Swapping For Sweet Potato Fries
When heading to a cookout, seniors may want to sample a bit of everything. However, some side dishes can add up in calories and saturated fats. It's important that seniors make health-conscious decisions when choosing what to eat, and substituting healthier foods is a great plan.
For example, French fries are a staple with a burger, but they frequently are high in sodium and calorie content. Care2 reports sweet potatoes are a good source for vitamin B6, vitamin C, magnesium and iron. Seniors will be able to get the nutrients they need for healthy eating while still rewarding their taste buds.
Seniors may want to consider substituting sweet potato fries the next time they order a burger. They are a much healthier option, particularly if they're baked. Sunrise Signature Dining has developed a baked version of sweet potato fries that take away from of the fats that would come along with frying them.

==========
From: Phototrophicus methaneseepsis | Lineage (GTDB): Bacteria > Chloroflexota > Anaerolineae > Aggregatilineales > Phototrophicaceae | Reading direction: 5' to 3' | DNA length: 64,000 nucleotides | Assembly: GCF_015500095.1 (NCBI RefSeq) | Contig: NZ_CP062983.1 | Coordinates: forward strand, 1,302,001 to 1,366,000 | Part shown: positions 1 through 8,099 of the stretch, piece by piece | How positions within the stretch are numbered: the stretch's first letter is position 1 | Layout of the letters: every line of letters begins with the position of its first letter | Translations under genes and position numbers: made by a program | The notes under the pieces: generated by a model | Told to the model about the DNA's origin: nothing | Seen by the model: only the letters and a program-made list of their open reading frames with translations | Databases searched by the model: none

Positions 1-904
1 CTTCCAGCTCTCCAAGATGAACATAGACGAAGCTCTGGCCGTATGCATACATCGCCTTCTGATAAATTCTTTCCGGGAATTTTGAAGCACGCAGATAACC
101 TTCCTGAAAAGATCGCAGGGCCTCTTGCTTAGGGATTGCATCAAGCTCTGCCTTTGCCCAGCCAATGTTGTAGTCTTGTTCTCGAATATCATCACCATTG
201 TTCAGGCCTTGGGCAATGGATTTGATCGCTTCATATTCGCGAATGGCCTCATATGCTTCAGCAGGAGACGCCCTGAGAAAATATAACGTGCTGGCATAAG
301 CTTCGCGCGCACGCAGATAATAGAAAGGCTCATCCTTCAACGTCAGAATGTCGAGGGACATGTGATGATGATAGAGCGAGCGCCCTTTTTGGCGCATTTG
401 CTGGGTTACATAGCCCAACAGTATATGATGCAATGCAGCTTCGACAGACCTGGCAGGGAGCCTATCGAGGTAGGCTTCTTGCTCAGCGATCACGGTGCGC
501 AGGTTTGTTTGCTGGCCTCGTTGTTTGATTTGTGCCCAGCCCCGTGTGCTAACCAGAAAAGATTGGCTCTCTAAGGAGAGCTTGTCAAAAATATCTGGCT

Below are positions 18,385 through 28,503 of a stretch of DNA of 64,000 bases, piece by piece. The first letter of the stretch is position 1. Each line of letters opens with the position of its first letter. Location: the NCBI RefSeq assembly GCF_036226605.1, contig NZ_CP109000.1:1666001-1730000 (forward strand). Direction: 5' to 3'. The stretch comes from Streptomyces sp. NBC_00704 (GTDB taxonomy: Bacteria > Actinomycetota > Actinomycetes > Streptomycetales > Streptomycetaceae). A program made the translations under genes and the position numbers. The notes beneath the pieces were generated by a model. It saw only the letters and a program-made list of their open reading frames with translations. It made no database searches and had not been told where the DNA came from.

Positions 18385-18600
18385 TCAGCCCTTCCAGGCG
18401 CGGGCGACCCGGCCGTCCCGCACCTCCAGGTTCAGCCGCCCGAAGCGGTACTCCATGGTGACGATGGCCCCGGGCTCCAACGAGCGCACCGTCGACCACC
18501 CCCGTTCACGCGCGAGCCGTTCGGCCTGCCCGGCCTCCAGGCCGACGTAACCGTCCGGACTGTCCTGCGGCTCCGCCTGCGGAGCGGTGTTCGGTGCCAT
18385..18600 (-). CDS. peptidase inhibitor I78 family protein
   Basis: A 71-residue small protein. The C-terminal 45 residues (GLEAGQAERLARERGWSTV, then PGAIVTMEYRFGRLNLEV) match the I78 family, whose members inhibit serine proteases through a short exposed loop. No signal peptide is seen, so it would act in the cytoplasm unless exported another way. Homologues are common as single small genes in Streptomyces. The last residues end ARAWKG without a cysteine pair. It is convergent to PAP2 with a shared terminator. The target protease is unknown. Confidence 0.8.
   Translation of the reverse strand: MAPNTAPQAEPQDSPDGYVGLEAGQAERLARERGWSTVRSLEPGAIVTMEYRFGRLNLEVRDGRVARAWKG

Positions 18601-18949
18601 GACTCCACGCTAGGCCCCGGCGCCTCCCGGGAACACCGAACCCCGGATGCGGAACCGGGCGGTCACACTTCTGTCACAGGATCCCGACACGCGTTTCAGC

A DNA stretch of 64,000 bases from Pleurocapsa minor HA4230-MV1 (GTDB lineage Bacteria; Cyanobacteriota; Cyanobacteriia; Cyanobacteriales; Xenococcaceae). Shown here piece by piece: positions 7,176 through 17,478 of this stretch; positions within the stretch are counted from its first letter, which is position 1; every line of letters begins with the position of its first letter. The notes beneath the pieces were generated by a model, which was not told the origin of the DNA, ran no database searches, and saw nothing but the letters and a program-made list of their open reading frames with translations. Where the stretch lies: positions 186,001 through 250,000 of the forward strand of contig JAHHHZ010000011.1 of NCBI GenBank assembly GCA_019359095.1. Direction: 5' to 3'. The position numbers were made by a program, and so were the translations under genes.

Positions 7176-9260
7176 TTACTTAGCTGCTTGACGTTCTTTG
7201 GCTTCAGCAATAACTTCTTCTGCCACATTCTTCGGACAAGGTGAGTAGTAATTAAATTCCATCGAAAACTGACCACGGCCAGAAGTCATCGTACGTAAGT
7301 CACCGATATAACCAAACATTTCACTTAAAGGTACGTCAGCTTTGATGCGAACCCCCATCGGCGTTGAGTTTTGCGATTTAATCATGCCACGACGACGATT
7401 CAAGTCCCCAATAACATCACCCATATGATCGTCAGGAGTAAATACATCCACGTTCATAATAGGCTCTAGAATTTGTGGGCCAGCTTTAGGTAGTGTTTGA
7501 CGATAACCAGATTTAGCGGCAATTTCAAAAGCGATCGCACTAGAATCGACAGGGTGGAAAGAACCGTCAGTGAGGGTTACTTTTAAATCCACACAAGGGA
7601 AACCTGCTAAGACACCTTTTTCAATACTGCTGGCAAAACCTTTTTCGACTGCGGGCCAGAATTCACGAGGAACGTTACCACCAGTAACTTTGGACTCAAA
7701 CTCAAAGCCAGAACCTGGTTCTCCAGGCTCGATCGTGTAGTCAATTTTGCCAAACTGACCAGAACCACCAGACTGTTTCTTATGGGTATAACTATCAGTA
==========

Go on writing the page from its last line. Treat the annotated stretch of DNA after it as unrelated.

Baked Sweet Potato "Fries"
2 large sweet potatoes, peeled and cut into 3-inch-long batons
2 tbsp olive oil
1 teaspoon paprika
Kosher salt to taste
Preheat the oven to 450˚f.
Toss the sweet potatoes with the olive oil and paprika.
Place the potatoes in a single layer on a cookie sheet. Do not overcrowd the cookie sheet or the potatoes will not brown.
Place the potatoes in the oven and roast for 10-15 minutes, until the bottoms are golden brown. Flip and continue to roast on the other side until golden brown, crisp, and tender when pierced.
Remove from the oven and season to taste with salt if desired. Serve immediately.
Serving: ½ cup
Fat: 7 gm
Sat Fat: 1 gm
Cholesterol: 0 mg
Sodium: 20 mg
Carbohydrates: 13 gm
Protein: 1 gm